Tuesday, May 31, 2011

Scottish court convicts woman despite OCD

Scotland has handed down its first conviction related to unlicensed music use, with Anne Muir pleading guilty to one charge. Torrentfreak reports:

On May 10th 2011, it was widely reported that Anne Muir, a 58-year-old woman from Scotland, had pleaded guilty to criminal file-sharing offences. The conviction of Muir, a grandmother from Ayr, represented the first case of its type in the country.
Today the decision on sentencing was handed down.
Muir had faced 10 criminal charges but pleaded guilty to only one of sharing music but “not to any extent”.
“Ms Muir did not make any money. What she did was not commercial,” said the Sheriff. “She is a first offender so imprisonment would not be beneficial.”
Muir was put on probation for 3 years and ordered to attend mandatory cognitive therapy treatment sessions for her Obsessive Compulsive Disorder.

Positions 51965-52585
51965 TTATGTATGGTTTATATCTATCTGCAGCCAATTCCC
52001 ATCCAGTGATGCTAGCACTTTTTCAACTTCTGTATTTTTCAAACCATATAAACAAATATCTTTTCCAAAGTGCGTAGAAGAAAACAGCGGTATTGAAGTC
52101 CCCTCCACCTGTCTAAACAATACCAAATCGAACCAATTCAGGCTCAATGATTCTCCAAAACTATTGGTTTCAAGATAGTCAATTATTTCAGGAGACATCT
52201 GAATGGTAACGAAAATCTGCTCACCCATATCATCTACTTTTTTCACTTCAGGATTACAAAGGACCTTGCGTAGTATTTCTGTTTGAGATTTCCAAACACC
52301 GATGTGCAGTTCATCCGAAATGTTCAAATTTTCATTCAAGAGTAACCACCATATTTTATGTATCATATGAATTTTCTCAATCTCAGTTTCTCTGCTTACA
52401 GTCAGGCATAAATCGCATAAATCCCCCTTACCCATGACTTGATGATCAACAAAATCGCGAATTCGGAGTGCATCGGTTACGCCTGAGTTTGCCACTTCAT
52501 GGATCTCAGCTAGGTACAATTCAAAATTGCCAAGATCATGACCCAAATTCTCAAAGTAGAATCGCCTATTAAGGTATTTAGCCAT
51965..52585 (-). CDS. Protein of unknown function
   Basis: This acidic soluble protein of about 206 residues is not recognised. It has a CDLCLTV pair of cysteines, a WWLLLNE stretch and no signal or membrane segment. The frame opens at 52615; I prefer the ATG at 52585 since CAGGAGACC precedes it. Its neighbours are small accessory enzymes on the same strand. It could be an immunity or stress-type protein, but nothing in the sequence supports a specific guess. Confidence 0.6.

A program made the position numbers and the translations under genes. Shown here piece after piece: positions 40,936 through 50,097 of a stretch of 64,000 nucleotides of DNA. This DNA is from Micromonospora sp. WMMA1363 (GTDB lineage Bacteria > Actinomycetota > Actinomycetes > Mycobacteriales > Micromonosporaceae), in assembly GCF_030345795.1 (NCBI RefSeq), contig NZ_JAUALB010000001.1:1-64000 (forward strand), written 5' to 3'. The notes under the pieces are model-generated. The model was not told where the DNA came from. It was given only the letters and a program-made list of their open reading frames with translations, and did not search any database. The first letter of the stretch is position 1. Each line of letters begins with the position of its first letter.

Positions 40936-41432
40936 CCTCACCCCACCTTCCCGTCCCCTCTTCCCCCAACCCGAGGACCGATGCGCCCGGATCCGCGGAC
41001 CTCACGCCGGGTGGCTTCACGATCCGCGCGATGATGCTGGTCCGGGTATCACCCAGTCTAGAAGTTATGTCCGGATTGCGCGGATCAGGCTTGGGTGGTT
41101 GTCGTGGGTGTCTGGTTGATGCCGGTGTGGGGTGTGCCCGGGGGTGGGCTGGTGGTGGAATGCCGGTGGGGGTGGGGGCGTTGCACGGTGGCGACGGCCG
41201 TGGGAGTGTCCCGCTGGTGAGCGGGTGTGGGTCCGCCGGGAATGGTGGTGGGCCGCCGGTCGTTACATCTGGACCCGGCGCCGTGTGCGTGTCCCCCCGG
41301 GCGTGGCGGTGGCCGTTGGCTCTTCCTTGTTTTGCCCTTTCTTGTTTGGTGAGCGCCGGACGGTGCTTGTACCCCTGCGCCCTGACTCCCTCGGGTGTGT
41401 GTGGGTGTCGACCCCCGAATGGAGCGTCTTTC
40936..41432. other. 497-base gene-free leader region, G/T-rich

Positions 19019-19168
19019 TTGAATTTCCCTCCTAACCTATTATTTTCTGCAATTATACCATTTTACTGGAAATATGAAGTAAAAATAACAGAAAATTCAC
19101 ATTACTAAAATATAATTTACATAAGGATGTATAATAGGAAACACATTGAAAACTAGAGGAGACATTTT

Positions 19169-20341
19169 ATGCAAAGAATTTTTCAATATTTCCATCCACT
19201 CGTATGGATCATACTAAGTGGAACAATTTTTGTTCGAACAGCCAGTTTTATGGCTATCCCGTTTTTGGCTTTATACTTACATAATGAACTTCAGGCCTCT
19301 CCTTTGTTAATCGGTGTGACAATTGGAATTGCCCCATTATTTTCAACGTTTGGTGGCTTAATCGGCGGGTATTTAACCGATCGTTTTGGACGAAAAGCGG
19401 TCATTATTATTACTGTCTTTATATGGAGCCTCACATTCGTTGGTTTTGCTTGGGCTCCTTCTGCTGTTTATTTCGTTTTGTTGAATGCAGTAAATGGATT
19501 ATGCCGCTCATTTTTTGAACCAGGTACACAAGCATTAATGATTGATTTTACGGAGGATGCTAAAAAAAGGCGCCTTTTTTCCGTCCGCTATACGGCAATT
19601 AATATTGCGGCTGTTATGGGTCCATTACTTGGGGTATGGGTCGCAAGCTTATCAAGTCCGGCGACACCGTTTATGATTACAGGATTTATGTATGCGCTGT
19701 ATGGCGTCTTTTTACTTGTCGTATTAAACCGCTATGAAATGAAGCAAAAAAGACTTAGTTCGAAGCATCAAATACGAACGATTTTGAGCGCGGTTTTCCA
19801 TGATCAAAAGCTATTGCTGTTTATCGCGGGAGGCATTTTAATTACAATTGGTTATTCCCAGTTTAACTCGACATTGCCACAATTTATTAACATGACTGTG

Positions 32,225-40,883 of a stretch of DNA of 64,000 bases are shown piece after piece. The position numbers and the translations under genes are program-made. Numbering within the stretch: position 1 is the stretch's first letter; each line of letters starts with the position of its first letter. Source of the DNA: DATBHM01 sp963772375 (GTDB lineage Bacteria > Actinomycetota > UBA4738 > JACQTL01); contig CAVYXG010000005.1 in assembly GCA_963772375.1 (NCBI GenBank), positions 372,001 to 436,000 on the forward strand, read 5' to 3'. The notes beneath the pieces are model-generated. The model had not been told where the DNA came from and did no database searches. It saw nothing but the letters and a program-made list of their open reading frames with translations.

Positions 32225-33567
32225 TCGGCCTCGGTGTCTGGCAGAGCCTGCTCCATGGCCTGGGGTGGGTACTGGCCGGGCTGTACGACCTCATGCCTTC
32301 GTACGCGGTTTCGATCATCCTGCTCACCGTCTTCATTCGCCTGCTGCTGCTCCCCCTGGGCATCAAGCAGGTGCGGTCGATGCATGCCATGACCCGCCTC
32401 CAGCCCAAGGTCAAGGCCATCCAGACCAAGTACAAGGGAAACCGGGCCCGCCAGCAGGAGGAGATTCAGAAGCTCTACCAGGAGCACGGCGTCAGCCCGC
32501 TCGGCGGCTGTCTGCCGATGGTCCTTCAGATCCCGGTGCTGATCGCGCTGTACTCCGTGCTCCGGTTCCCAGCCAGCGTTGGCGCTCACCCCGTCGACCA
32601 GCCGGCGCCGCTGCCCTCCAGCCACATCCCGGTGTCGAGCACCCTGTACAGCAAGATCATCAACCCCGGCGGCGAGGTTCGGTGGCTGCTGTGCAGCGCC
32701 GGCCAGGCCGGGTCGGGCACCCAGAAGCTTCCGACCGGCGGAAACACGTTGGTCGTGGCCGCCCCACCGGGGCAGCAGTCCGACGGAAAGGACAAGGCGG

So, the court found she had OCD, and decided that even so she had to be given a criminal record as well? If there's an acceptance that she had a mental precondition to hoard, and that this has led her to hoard music (and karaoke tracks), then why is she also being given a criminal record?

There's something else odd about this case:
Muir, an auxiliary nurse, was said to have amassed a collection of media including some 7,493 music files and 24,243 karaoke files which she made available via an unnamed Direct Connect hub. Sources at the BPI and IFPI, who conducted the initial investigation into Muir’s activities, placed a ‘market value’ on her collection of £54,792.
So that's 31,376 tracks with a market value of £1.72 a track. Are there any karaoke tracks which sell online for more than a quid? In fact, on CD, karaoke tracks seem to be worth about 5p a pop. How on earth did the BPI get to a market value of nearly fifty-five grand?

I mean, sure, it must be certain of its figures as it wouldn't be perjuring itself, but that seems a surprising valuation by any stretch.